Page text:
Leaving the thematic issues aside and focusing instead on the music, there isn’t much to attack, particularly on the first half of the record. “Sexy Ladies” is smooth and funky, “My Love” has a fantastic beat and the appearance of T.I., while gratuitous, actually fits in well within the musical context of the song. As the next single, “My Love” bests “Sexyback” exponentially. “LoveStoned” reminds me heavily of “Last Night”, and the chorus seems to borrow from both his own “FutureSex/LoveSounds” and Nelly Furtado’s “Promiscuous”. But the song particularly starts to shine as it breaks down into a ballad-like interpretation of the chorus, titled “I Think She Knows Interlude”. If the record has four singles, this will surely be one of them. The third of the treble of fabulous songs is “What Goes Around…/…Comes Around” which has been labeled “Cry Me a River Pt. II”, and quite rightly. Timberlake has claimed it isn’t about Britney, but considering she’s married to a guy like Kevin Federline… it’s about her. No, seriously.
The latter half of the album really drags for me and there isn’t even a one song I would label a hit. I’m not a fan of the “Dirty South” musical style, but “Chop Me Up” is a decent white-guy attempt at it. However, I think it would have been more authentic if Timberlake lost the derrty South vocal affection in the verses. The same applies to “Summer Love/Set the Mood Prelude”. Much like with his attempt at being sexy, Timberlake simply tries too hard. “Damn Girl”, despite being co-written with pop master will.i.am, does absolutely nothing for me, as with the excessively bland ballads “Until the End of Time” and “(Another Song) All Over Again”. As he has proved over the past two albums, despite his vocal abilities, Timberlake can do nothing to make ordinary ballads even remotely appealing. “Pose” is kind of fun, but not a song anyone will remember in a year, six months, tomorrow.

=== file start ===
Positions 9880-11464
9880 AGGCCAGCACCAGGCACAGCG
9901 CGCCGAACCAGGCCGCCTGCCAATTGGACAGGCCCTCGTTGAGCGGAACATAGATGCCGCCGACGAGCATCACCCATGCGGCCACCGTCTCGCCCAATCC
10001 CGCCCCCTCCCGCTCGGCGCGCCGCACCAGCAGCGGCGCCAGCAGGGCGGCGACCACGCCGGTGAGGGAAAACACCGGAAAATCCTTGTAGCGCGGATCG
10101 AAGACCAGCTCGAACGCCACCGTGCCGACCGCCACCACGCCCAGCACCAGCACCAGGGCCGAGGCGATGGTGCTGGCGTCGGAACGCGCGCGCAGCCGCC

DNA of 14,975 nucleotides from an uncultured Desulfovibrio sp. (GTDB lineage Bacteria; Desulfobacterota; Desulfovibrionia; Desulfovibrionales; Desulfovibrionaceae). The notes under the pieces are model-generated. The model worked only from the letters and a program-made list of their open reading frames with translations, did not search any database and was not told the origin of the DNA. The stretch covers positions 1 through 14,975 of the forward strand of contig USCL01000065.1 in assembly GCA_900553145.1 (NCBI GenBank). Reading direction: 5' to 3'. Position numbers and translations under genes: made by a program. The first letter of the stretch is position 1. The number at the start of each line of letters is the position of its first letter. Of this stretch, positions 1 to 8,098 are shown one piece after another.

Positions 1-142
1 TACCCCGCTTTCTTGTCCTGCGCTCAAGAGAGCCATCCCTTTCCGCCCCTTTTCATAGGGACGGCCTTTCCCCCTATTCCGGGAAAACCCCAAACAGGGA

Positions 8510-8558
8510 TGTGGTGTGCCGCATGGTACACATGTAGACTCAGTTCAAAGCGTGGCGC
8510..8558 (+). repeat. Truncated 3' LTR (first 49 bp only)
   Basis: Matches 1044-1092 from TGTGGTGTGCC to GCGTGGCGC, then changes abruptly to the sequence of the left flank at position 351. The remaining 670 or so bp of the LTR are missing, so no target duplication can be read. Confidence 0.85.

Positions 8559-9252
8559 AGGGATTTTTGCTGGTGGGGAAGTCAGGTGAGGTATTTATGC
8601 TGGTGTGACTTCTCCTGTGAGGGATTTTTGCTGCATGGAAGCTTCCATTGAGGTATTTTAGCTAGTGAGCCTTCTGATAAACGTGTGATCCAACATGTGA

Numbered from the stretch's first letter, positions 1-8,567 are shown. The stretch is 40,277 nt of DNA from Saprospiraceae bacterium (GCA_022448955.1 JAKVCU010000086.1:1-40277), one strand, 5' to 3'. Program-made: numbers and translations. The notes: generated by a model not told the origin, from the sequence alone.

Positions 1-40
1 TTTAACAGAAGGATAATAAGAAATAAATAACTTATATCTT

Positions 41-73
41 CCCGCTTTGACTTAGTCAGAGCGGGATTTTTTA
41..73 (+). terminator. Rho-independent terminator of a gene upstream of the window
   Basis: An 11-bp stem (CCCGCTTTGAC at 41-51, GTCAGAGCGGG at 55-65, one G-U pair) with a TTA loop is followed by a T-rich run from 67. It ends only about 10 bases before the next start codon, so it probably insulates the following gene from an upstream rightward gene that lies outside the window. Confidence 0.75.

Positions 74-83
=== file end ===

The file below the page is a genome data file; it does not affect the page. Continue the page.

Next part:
“Losing My Way” is actually a beautiful song, but the lyrics are painful to listen to. As Timberlake tells about “Bob
” who “can’t put down the pip
e”, it might inspire one to pick up the little white rock, in fact. But musically and vocally the song is a highlight on the album.
Clearly, if it weren’t for the lyrics this record would be much stronger than it is. Most of my complaints of this album stem from the lyrics and themes, but I must emphasise that despite this the music and vocal melodies, particularly in the first half, are accomplished. The record is only harmed by Timberlake’s tendency to try to hard. He tries too hard to make a serious, mature, adult record. He tries too hard to appropriate characteristics of artists and styles he is fond of (Prince, Michael Jackson, dirty South music and so on). He tries too hard to sound sexy and sexual. In the end, if Timberlake just relaxed and let the cards fall as they may, he might for once allow his talent to override the hype and gimmickry and emerge with a record which proves artisanship is far from absent in the pop world. See you in four years.